The appellant had accepted that his use of the land for airport parking constituted inappropriate development. The main issue in the case was one of harm to the openness of the green belt. On the evidence of aerial photos, and even though the site was previously hard surfaced, the inspector concluded that the parking of up to 150 vehicles bumper to bumper for much of the time had further reduced openness of the green belt as a matter of fact. In terms of its visual impact, the inspector held the appellant’s airport parking significantly and visibly diminished openness from particular viewpoints and, notwithstanding the previous uses and hardstanding, it represented further, urban encroachment into the countryside, in conflict with the purposes of including land in the green belt. This was contrary to saved local plan policies and the Framework.
In an assessment of whether there were any special circumstances justifying inappropriate development, the inspector noted that whilst the business appeared to be successful and the parking spaces in demand, it was not clear whether the use was meeting a previously unmet need, or whether "affordable" parking had created extra demand. The inspector accepted that the efficient and effective functioning of Heathrow airport was in the national interest, but it was not clear whether this development contributed to that or merely added to congestion on local roads. In dismissing the case, the inspector allowed four months instead of two for compliance with the enforcement notice as one person employed at the site would have to find alternative work.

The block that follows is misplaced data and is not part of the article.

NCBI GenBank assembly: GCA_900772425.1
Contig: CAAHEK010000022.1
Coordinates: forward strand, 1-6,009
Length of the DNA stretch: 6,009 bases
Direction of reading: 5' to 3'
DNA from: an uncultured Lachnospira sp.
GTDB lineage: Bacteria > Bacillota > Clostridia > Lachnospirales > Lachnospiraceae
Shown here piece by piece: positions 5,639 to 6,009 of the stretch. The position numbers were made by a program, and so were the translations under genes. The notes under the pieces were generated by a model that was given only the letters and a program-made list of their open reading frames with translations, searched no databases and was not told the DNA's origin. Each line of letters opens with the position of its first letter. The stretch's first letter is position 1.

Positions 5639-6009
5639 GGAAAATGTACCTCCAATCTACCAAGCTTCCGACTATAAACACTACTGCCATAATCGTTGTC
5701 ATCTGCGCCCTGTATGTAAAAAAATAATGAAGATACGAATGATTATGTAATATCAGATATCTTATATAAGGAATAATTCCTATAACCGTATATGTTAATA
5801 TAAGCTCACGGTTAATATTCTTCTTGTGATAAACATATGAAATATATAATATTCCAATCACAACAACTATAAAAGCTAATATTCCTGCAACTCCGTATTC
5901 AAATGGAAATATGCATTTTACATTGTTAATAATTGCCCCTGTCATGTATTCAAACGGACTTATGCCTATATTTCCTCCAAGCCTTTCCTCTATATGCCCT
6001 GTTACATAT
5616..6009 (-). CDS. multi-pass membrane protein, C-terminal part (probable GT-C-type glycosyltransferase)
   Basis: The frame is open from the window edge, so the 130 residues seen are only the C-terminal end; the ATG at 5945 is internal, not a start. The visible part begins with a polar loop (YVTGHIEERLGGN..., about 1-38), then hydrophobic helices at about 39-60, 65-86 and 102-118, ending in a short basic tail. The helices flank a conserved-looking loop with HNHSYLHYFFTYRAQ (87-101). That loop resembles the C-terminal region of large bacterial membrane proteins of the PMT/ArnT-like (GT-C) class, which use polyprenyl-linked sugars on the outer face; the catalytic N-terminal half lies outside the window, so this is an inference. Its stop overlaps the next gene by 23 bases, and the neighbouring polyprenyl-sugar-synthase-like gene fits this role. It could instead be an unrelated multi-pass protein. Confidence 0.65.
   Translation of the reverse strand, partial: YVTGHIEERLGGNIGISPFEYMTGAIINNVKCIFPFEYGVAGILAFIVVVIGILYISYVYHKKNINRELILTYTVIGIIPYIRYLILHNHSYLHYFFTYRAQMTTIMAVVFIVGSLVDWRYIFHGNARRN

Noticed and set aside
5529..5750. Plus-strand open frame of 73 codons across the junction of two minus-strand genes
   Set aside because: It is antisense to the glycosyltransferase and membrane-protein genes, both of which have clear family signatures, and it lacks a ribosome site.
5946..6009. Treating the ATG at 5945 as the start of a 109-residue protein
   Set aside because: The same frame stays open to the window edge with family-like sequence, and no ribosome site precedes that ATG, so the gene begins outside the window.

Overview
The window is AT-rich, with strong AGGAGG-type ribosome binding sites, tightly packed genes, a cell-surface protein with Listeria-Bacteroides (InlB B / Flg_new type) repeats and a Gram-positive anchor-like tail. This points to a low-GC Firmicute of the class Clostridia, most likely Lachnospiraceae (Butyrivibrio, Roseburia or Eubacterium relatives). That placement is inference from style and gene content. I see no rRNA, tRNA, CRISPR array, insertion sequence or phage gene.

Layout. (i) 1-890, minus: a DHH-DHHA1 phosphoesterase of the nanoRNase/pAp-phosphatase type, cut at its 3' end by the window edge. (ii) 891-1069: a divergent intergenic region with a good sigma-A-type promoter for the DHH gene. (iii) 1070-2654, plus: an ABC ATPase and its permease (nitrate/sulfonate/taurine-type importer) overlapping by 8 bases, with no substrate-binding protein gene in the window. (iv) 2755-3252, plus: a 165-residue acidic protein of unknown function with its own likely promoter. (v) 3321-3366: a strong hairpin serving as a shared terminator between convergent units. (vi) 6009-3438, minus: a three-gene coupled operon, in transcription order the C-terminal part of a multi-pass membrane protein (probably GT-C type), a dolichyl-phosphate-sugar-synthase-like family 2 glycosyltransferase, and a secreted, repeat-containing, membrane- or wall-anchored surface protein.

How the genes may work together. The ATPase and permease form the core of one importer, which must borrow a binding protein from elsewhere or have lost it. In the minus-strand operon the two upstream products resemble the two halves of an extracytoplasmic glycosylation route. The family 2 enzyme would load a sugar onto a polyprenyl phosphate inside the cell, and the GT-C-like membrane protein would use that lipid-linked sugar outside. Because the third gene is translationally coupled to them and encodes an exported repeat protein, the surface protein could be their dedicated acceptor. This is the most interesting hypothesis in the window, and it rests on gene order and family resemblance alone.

Inspector: J A Murray; Written representations